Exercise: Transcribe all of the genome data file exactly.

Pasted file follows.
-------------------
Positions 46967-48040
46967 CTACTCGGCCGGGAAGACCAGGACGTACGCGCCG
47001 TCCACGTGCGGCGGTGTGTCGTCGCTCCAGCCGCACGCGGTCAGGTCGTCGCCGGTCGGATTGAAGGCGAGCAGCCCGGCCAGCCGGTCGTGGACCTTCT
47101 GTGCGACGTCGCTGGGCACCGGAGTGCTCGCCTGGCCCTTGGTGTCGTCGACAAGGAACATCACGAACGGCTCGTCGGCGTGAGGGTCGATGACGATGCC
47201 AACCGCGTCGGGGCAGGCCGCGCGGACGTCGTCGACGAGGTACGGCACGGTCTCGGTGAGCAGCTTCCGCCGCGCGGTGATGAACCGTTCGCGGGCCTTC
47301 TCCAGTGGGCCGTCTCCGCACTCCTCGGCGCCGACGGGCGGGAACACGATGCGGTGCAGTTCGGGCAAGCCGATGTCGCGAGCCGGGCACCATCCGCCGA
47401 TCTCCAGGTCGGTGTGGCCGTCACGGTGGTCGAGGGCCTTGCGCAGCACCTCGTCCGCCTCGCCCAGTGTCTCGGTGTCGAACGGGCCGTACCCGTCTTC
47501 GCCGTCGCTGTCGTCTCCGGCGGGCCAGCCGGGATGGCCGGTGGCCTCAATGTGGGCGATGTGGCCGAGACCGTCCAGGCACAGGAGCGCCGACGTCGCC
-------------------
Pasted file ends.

Positions 46967-48040
46967 CTACTCGGCCGGGAAGACCAGGACGTACGCGCCG
47001 TCCACGTGCGGCGGTGTGTCGTCGCTCCAGCCGCACGCGGTCAGGTCGTCGCCGGTCGGATTGAAGGCGAGCAGCCCGGCCAGCCGGTCGTGGACCTTCT
47101 GTGCGACGTCGCTGGGCACCGGAGTGCTCGCCTGGCCCTTGGTGTCGTCGACAAGGAACATCACGAACGGCTCGTCGGCGTGAGGGTCGATGACGATGCC
47201 AACCGCGTCGGGGCAGGCCGCGCGGACGTCGTCGACGAGGTACGGCACGGTCTCGGTGAGCAGCTTCCGCCGCGCGGTGATGAACCGTTCGCGGGCCTTC
47301 TCCAGTGGGCCGTCTCCGCACTCCTCGGCGCCGACGGGCGGGAACACGATGCGGTGCAGTTCGGGCAAGCCGATGTCGCGAGCCGGGCACCATCCGCCGA
47401 TCTCCAGGTCGGTGTGGCCGTCACGGTGGTCGAGGGCCTTGCGCAGCACCTCGTCCGCCTCGCCCAGTGTCTCGGTGTCGAACGGGCCGTACCCGTCTTC
47501 GCCGTCGCTGTCGTCTCCGGCGGGCCAGCCGGGATGGCCGGTGGCCTCAATGTGGGCGATGTGGCCGAGACCGTCCAGGCACAGGAGCGCCGACGTCGCC